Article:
Organizing Dialogue, Experience and Knowledge for Complex Problem-Solving

identity and “selves”

January 16th, 2007

According to Diane M. Hoffman (working for the American Institutes for Research, Iranians conceive of an “inner self” and an “outer self” which “does not presuppose any necessary conformity between inside and outside; the two can, and in fact often do, coexist in mutually contradictory fashion, without leading to what many Westerners might experience as an uncomfortable dissonance” (1989, p. 36, Ethos).
The article, “Self and Culture Revisited: Culture Acquisition among Iranians in the United States,” piqued my imagination regarding the “culture acquisition” of delegates, staff, and interpreters at the European Parliament (EP). Hoffman describes “a dual learning process, involving, on the one hand, knowledge acquisition – a learning about culture – and, on the other, a ‘deeper’ sort of learning that involves the internalization of another cultural set of values and meanings. This second form of learning involves the inner self and affects the individual’s sense of cultural being; it is identity-impacting” (38-39).


It got me wondering if the discourse of EP interpreters shows any of these tensions? Hoffman distinguishes between “acquisition strategy – the patterning, conscious or unconscious, of choices and reaction an individual makes in response to life … – and actual processes or outcomes of acquisition in terms of cultural identity” (38).
In the sample of Iranian immigrants to the US that Hoffman interviewed, she identifies three acquisition strategies: culture-as-being, and two forms of culture-as-action.
Culture-as-being, (cultural eclecticism) is an eclectic, adaptive strategy that relies on the separation between inner and outer selves. The outer self consciously chooses to be flexible and conform to the values and behaviors of the other culture, because what one is and does has not correspondence to who one is. (42)
Culture-as-action strives for more consistency between inner and outer selves. Its “costs” appear to be higher than those who adopt the culture-as-being strategy, because “self-identity is experienced as so much more permeable to experience” (45).
An extreme form of the culture-as-action adaptive strategy locates self in the ability to overcome and disengage from the culture of origin by adapting completely to the new environment: “the inner self ‘becomes’ the mirror of changes experienced by the ‘outer’ self” (46).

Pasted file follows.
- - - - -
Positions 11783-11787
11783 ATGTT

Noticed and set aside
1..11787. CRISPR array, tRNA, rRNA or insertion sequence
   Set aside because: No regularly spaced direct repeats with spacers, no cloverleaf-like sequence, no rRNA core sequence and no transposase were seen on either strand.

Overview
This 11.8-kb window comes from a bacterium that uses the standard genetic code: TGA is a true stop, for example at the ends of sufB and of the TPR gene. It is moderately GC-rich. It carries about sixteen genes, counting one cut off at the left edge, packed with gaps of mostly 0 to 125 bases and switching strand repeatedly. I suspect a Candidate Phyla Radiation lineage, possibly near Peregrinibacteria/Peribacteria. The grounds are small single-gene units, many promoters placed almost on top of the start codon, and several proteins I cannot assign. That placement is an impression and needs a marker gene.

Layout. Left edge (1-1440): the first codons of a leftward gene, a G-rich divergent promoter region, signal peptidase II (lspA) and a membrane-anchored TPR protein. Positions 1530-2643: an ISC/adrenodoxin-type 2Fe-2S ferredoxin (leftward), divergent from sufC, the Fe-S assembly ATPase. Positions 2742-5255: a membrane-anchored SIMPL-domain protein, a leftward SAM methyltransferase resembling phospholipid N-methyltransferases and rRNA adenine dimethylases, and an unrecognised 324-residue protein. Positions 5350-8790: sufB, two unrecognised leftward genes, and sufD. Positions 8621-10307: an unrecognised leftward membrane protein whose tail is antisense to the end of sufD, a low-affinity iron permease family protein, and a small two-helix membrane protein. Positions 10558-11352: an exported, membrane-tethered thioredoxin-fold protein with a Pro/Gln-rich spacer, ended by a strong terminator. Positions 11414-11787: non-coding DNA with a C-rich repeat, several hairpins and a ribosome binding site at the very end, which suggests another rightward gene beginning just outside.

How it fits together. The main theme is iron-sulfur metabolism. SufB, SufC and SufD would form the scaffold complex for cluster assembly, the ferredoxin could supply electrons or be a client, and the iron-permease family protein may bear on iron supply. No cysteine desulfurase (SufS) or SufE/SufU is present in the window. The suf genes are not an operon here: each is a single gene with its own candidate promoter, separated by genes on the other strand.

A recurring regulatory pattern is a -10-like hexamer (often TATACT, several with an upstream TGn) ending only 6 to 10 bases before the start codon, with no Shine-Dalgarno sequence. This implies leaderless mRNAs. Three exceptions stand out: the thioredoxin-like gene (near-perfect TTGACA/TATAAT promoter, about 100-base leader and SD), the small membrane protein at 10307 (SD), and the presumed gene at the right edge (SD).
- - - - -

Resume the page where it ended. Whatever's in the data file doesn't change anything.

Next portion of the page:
Hoffman observes that the eclectic mode is most common among Iranian immigrants to the US, adding “This response is based upon a mode of relation to self to culture in which the inner self remains relatively autonomous and impermeable to changes occurring in the social self. Thus cultural acquisition is largely instrumental, leading to successful and flexible situational adaptation, without deeper identity impacting learning” (emphasis added, 47). I wonder about this division between situational adaptation at the social level – interaction with people from another culture – and an intra-self where “home” culture and identity reside as a question to apply to the discourse of interpreters at the EP.
The asking of this question is possible in Hoffman’s work because of the already-constituted dual-conception-of-self that is a cultural characteristic of Iranians. This double-ness comes more clearly into view through the experience of Iranians encountering another culture in the US which asks of them different behaviors than those to which they are accustomed. What Hoffman highlights, however, is not the doubleness per se: it is not the interplay of inner and outer selves that is of most interest in her view, rather, it is the way this interplay highlights “a notion of culture that, rather than locking individuals into fixed patterns of thought, feeling, and behavior, allows some freedom of choice, some freedom to learn, and some potential for self-transformation through culture acquistion process” (47).
Culture, says Hoffman, could be considered “a template…for learning itself” (47). [She poses this idea directly and overtly against Rosaldo (1984:140), that culture is a “template for all action, growth, and understanding” (47). In other words, she proposes learning as an activity of change, an action that exceeds the (deterministic?) boundaries implied by Rosaldo’s conception.]

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